The Syracuse City Council passed an ordinance, on Monday, requiring all contractors with 5 or more employees and doing at least $20,000 in business with the city to pay a living wage – $10.01/hour if the company provides health benefits and $11.91 if it does not. Congratulations to all who organized over 3 years for this law and to the hundreds of working families that will benefit.
‘Living Wage’ Law Passes
Tuesday, May 24, 2005
By Frederic Pierce
Staff writer, Syracuse Post-Standard
Three years after refusing to force companies to pay workers a “living wage” when doing business with the city, the Syracuse Common Council Monday unanimously agreed to set the minimum wage for full-time city work at more than $10 an hour.
The revised “living wage” ordinance could begin raising the pay of as many as 200 parking lot attendants, school bus monitors and janitors in as little as three months, according to Local 200 of the Service Employees International Union.
Full-time employees who work directly for the city, all but a handful of whom already make more than the new minimum, are exempt from the law.
“This is a great step in the life of the working people in this community who’ve been working hard to raise their family above the poverty line,” said 4th District Councilor Tom Seals, the measure’s chief sponsor. “By approving the living wage ordinance, we will give them hope they can make it.”
The ordinance was Seals’ biggest campaign issue in 2002. His stance drew the support of the Working Families Party, which threw its resources behind him to beat the district’s incumbent councilor, Mike Atkins, in a Democratic primary.
“We proved in 2003 that there are real consequences for not supporting the living wage,” said Rick Oppedisano, chairman of the Working Families Party’s local chapter. “For three years, working people have been building power, and today we used it.”
All but one of the council’s nine voting members are up for re-election this fall.
The unanimous vote included the Democrat-dominated board’s sole Republican – 1st District Councilor Jeff DeFrancisco – as well as two councilors who voted against the original measure: 2nd District Councilor Marty Masterpole and 5th District Councilor Bill Simmons.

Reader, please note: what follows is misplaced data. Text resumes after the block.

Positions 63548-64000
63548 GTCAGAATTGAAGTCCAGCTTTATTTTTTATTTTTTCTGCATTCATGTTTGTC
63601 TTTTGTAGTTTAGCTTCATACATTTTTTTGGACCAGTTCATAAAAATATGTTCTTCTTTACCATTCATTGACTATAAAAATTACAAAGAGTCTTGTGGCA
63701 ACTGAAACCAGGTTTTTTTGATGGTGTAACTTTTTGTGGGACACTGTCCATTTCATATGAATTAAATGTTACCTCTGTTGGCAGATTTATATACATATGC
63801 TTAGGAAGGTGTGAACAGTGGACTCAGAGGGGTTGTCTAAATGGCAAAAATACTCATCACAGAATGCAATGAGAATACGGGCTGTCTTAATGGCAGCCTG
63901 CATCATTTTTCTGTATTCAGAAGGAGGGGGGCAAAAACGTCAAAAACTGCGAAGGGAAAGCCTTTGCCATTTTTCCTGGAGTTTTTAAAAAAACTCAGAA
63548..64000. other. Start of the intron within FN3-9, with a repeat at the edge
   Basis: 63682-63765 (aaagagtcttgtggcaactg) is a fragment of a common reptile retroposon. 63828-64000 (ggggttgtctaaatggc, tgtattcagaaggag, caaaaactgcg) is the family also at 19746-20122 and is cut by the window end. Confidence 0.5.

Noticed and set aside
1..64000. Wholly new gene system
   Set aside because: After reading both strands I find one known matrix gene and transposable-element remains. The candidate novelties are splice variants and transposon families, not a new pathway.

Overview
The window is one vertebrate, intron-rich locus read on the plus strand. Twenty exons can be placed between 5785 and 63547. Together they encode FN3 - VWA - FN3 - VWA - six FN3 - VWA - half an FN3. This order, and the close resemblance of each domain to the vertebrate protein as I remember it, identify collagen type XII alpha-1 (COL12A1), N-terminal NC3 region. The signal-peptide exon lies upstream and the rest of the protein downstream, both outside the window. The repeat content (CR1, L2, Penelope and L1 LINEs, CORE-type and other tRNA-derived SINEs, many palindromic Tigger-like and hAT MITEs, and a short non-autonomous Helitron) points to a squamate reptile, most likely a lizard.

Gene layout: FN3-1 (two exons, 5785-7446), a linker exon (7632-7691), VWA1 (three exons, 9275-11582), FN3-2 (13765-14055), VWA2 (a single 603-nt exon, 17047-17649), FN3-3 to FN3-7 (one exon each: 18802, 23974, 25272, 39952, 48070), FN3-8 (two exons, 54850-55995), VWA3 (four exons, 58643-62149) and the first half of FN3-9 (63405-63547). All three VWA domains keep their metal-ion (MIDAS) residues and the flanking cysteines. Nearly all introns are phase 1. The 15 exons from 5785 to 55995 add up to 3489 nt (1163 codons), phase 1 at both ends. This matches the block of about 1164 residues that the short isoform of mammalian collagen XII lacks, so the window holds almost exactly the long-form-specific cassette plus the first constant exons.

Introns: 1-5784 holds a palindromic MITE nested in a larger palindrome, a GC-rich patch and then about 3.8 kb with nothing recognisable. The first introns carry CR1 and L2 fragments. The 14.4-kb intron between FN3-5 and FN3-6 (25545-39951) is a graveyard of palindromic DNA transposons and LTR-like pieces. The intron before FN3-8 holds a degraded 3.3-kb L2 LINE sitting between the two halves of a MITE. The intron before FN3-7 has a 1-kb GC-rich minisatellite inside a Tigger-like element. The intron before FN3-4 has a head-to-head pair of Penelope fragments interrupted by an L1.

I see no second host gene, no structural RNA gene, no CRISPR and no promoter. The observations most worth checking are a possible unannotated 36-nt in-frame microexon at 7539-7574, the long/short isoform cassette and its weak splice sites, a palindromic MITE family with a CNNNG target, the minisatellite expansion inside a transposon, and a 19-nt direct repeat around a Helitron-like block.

“I’ve been accused of making an election-year decision,” said Masterpole, who co-sponsored the measure Monday. “Well, every year is an election year. I voted my conscience then, and I’m voting my conscience now.”
Masterpole said he felt the original version was illegal because it required the city to change labor contracts that had been negotiated under state law. That proposal was defeated in a 6-3 vote.
The new measure, which exempts everyone paid directly by the city, was scheduled for a council decision last month. Some last-minute tweaking of the wording put off the vote until Monday.
The ordinance applies to anyone employed by a company with five or more employees that does at least $20,000 worth of work for the city.
Most of those workers are covered by negotiated contracts, and the new wage won’t begin showing up in their paychecks until their company’s contract with the city is up, and the work is put out to bid again, said Jerry Dennis, president of Local 200.
When that happens, no company will be able to come in with a low bid based on paying its workers less than $10.08 an hour, or $11.91 per hour if it does not provide health benefits.
“Hopefully, this will expand to other positions,” said Dennis, who estimates 50 to 100 members of his union will benefit from the ordinance. “It should make it easier for us to raise the wage of positions just above this level.”
For Eddie Walker, a parking attendant with All-Right Parking, the change is likely to mean a sizable boost from the $8 an hour he currently makes after three years on the job. Because All-Right has a month-to-month contract with the city, Walker is also likely to be one of the first workers to benefit from the new law.
“It means I won’t have to flip a coin to decide what bills I’m going to pay,” Walker said. “It means I can pay bills with a good heart. Now it’s like robbing Peter to pay Paul.”
Â© 2005 The Post-Standard. Used with permission.